As followers of Jesus, we give people a view of that Kingdom when we build relationships with those very different from us, and share the Gospel within the context of those unconditional friendships.  People see the Kingdom of God when Christians relieve poverty, contend for justice, adopt orphans, set captives free, build schools and hospitals (and not just the kind where only our own tribe is welcome!), and even take out our neighbors trash!  All of this starts with the building of relationships.  And meetings like this one are a great place to get that started.

4. Understanding is essential for effective proclamation.   Why would we want to hear from Muslims?  We can know what they believe by simply reading the Koran, right?  Wrong!  Personally, I've never found lecturing someone about what they "really" believe to be helpful to a conversation.  I may think they are wrong.  I may see inconsistencies between what someone tells me they believe compared to what I have read in their authority source.  But if I want to interact with others, I have to deal with them as they come to me, and learn directly from them why they believe what they believe. Jesus didn't say "If you tear down and trash other religions, I will draw all people to myself!"  What John 12:32 actually says is "If I be lifted up, I will draw all people to myself!"  At the end of the day, only one question matters, and only one question has eternal consequences:  Who is Jesus?  Getting to that question, and earning an audience that allows me to answer it in confident humility requires listening and understanding.  I believe that the Gospel of Jesus Christ has no equal.  So why on earth would I be afraid of bringing it with me to a platform that involves the exchange of ideas?  Best I can tell, that's exactly what was going on in Acts 17.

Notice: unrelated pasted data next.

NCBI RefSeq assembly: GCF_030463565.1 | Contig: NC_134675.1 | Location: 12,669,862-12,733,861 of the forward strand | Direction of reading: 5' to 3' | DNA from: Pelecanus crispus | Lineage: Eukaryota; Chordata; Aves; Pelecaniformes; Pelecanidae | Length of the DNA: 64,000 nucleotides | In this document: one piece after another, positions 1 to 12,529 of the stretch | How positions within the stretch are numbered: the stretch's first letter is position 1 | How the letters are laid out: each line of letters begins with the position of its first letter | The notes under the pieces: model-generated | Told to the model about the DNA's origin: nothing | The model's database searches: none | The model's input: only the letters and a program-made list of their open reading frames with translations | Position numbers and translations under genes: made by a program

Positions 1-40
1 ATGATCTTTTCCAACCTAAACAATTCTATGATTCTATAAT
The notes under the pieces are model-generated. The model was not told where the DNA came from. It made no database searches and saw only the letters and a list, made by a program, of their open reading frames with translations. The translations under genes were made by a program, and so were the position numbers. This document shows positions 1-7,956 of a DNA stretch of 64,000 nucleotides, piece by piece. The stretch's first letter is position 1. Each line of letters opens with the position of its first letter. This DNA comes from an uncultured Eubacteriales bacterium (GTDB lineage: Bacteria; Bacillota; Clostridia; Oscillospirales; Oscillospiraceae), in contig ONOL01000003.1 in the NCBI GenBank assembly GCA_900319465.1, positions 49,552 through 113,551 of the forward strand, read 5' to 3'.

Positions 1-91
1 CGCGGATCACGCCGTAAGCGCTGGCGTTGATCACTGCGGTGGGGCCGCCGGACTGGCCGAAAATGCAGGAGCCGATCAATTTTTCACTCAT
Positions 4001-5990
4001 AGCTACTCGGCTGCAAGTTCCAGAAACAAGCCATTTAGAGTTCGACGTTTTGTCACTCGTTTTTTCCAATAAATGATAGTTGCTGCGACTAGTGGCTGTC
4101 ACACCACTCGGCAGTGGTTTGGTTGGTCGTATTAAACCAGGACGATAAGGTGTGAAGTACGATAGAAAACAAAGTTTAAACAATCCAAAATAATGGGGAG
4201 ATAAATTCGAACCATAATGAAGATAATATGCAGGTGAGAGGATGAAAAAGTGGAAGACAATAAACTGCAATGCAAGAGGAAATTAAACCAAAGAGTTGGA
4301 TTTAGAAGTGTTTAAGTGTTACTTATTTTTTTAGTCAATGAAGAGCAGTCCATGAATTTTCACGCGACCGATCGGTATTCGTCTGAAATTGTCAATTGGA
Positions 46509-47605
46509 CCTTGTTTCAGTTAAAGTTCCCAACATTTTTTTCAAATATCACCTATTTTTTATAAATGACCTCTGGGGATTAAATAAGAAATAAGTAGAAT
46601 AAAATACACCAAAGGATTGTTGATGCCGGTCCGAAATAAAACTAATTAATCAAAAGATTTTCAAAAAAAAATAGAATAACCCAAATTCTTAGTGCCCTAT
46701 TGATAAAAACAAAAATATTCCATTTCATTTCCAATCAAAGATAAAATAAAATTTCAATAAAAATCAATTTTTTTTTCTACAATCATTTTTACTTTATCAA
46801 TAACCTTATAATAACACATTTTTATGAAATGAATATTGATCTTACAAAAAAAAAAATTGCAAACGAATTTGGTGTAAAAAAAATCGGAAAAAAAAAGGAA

This Sunday, the world comes together at a small Baptist church in Glenwood Maryland.  There will be food, childcare, and the opportunity to interact with people created in the image of God--people we believe Jesus died to save.  I hope you will join us!  And currently, there is still more room, so register here:

Tuesday, November 04, 2014